Your credit score is more than an arbitrary number. It is used to work out your eligibility for finance, which means it will have a direct impact on the quality of your life in that you may or may not be able to get finance for a home or take out a credit card. So if you have a low credit score and would like to raise it, here are five surefire ways to help you get started.
Track Your Credit Score
Out of sight out of mind is not a mantra that applies to improving your credit score. While some may choose to remain blissfully ignorant when it comes to their credit score they are not doing themselves any favors. For those who are worried that their credit score may not be the best simply ignoring the problem will not make it go away. You should be fully aware of your current credit score so you aren't caught by surprise. There are many online services that allow you to view and track your credit score, often for free. Keeping up with your credit score is the first step to managing your credit score as it keeps you informed of any problems that may come up and sets you on a path to fixing those problems.
Use Your Credit Care Sparingly
Racking up large amounts of debt on your credit card can severely cripple your credit score. The less you charge to your card, the better. A good rule of thumb is to keep your monthly expenses at or below 30% of your card's credit limit. Many credit care companies allow you to set a monthly limit and will send you e-mail alerts when you are approaching that limit. Keeping your monthly balance well below your credit limit will help improve you credit score. Maxing out your credit card will severely impact your credit score in a very negative way so make sure you stay as far from your credit limit as you possibly can. Otherwise you're just asking for trouble with your credit score.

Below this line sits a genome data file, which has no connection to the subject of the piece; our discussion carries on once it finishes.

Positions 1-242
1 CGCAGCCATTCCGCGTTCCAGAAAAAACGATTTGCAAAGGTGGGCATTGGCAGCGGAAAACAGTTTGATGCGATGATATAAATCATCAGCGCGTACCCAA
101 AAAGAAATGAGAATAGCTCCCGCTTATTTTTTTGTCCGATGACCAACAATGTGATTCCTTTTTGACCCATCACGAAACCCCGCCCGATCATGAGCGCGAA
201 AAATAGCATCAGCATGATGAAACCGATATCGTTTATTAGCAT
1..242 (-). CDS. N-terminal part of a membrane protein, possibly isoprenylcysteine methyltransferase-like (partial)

Pay More Than Just the Minimum
While it may be tempting to charge to your credit card more than you know you can pay and then simply pay the monthly minimum payment that is one of the easiest ways to rack up a debt that you are incapable of paying on in a timely manner. The best way to avoid a mountain of future debt is to pay off your entire credit card bill every month. Of course, to do this you'll need to make sure that you're spending only as much as you can afford to pay but in these trying times you should be trying as best as you can to live within your means. Paying off your monthly bill in full is a great way to build credit and improve your score if you've had problems with it in the past.
Stick With One Card
An ongoing balance with multiple cards will not reflect well on your credit score. A good way to keep your credit score at a desirable level is to keep as few cards as possible active. Also, your credit score will improve the longer you keep a card active so long as you're paying off the balance in full each month. Instead of moving on to another card that you feel might work better for you stick with the one you have. The longer you use a card the more good credit you're building. Also, it will help you stay within your budget as it's very easy to get behind on your payments when you have your finances spread across multiple accounts. Keeping just one card active and sticking with it for an extended period of time will help you build trust with that company and improve your credit score.
Keep an Eye on Your Credit Limit
Being mindful of your credit limit can keep your credit score from being artificially low. If you notice that your credit score seems lower than you feel it should be call your lender and verify your limit. Many times if your issuer doesn't report your credit limit to credit bureaus the bureaus will simply use your highest balance as a proxy for your credit limit, making it appear as though you are regularly maxing out your cards. Making sure that your credit limit is being accurately reported to credit bureaus is another way to improve your credit score.
Good points..but tracking your credit score is not as easy as it sounds. You can get one free credit report each year (from EACH of the reporting agencies)...so I get one every four months. but they tell what is on your report and now what the score is. I do not know of way to get the score for free...and certainly not on a regular basis? If anyone knows, feel free to message me :)